He shares some characteristics with his immediate boss, President Umaru Musa Yar’Adua: simplicity, sincerity and attempting to satisfy contending parties that are at variance on policy issues. Yar’Adua was colourless because of his health and the influence of the so-called cabals who surrounded him; nevertheless he was able to make some impacts which are obvious to Nigerians.
An introvert to the core, Jonathan has made some remarkable outing worthy of commendations. In the last few months that he took over power as the President some of his utterances and actions indicate that he would not pursue a do-or-die agenda at winning in the next election. The appointment of a radical unionist and political scholar, Professor Jega as Executive Chairman of Independent National electoral Commission (INEC) is a pointer to his genuine intention for a transparent, free and fair election in 2011. He also made independent choice of Architect Namadi Sambo as his Vice President against recommended candidates by his godfathers and PDP machineries.
It is doubtful if he will emerge as PDP Presidential Candidate going by the threats of some Niger Delta leaders like Chiefs Edwin Clark and Albert Horsfall daring the Northerners for the post in provocative posture claiming the backing of Niger Delta people.
It is a fact that PDP governors who did not accord respect to Jonathan when he was Vice President and while acting as commander-in-chief during Yar’Adua’s hospitalisation are not likely to endorse his candidature for the election. With powerful influence over PDP primaries, apart from feeling betrayed by his recent choices in appointment and awards without considering their inputs, the governors are unhappy that he is not approving enough money for their states from the Excess Crude Account.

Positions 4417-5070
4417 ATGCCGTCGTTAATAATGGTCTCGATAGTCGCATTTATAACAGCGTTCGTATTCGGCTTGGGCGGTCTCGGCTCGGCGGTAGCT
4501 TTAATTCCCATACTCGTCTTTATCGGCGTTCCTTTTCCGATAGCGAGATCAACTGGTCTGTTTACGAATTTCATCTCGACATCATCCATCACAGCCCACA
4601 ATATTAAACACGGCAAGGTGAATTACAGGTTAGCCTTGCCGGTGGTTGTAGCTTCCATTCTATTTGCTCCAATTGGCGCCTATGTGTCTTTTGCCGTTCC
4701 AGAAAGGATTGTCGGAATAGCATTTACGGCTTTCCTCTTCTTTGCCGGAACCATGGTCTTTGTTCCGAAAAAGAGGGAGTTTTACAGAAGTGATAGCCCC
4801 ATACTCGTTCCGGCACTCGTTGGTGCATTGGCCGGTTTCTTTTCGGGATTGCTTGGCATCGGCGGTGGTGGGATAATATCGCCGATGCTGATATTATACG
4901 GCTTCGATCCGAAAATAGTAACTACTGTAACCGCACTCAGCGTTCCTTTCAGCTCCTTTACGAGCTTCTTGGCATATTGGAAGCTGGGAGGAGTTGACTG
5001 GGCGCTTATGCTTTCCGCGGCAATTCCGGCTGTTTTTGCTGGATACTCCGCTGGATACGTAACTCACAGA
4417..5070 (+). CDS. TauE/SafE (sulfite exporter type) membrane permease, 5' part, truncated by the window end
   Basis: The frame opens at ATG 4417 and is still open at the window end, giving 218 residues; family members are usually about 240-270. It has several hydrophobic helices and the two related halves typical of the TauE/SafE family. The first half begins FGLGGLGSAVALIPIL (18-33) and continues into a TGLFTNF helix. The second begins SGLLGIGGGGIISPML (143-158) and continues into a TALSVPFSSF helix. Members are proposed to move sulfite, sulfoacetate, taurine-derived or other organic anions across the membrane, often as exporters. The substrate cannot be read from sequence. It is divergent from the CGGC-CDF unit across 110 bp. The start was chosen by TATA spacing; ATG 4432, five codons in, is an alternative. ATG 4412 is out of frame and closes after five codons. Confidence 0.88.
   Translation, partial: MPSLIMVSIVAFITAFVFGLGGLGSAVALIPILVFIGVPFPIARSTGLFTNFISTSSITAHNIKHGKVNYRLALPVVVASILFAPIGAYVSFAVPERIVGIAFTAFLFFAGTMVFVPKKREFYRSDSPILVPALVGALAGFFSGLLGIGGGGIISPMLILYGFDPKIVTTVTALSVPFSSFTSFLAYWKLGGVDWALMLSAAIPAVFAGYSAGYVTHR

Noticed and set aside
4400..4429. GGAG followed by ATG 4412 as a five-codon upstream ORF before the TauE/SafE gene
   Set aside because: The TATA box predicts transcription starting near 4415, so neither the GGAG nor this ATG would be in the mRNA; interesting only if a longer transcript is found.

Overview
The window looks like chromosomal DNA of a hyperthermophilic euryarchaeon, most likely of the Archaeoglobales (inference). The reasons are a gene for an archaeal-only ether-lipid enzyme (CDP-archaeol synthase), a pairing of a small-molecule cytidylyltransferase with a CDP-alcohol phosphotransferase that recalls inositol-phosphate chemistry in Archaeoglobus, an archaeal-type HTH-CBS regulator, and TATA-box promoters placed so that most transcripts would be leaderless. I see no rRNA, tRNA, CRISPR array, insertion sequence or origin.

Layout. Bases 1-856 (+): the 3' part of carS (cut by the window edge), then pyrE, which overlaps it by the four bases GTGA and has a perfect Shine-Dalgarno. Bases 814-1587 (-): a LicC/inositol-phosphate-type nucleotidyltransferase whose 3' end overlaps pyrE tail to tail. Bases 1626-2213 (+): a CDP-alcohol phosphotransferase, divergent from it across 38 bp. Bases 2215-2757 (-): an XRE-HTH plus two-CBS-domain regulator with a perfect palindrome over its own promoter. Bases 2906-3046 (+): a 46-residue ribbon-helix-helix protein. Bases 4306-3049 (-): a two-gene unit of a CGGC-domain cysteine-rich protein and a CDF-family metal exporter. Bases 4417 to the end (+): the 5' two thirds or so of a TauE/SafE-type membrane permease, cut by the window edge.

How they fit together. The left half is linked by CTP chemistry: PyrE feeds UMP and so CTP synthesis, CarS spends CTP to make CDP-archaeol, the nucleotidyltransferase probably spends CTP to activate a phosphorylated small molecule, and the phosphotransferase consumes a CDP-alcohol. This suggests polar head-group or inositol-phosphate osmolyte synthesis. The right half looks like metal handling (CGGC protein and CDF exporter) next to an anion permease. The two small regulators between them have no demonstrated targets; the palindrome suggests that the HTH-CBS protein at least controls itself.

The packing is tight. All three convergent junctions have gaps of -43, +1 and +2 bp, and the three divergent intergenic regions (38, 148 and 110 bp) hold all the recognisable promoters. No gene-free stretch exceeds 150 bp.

Some of the Jonathan’s utterances too are not helping the matter as his bluntness exposes his party’s past misdeeds. Speaking at a meeting with Nigerians during a visit to Toronto in Canada, Jonathan said some chieftains of the People’s Democratic Party (PDP) tried to persuade him not to appoint Professor Attahiru Jega as INEC chairman because they feared Jega would block the party from manipulating election results. He said he resisted the pressure because of his commitment to credible elections.
He also used the occasion in Canada to say that election results would be declared at the polling units, leaving no room for manipulations at the collation centres. He added that a tribunal would be set up to try electoral offenders irrespective of status or party affiliation.
Not minding the recent pronouncement by the new National Chairman of PDP, Dr. Okwesilieze Nwodo that PDP had dumped zoning since 2002, northern political juggernauts are not taking the issue lightly. It is clear so far that if the retired generals who have declared their intentions for the forthcoming election could not have their way, a dark horse probably Mallam Ibrahim Shekarau of ANPP may spring a surprise at the Presidential election which could not be manipulated by the new INEC.
President Jonathan’s disposition so far towards the election is quite remarkable. Though he is not a typical do-or-die politician, he could be a great leader if he refuses to get carried away by the euphoria of the office and sectional sentiments being expressed ethnic jingoists to push himself forward. Though he has more than 100,000 loyal fans on his Facebook, he should allow his party if not Nigerians to decide on
his candidature for 2011 election rather than merely listening to praise-singers only. Great leaders leave the stage when the ovation is loudest, because they believe that holding a public office is not about how long but how well they serve the people.
I wish our good looking, goodluck and humble President is smart enough to read the hand on the wall in setting a good record of himself, his Niger Delta region and Nigeria.
Yushau A. Shuaib
University of Westminster
Harrow campus London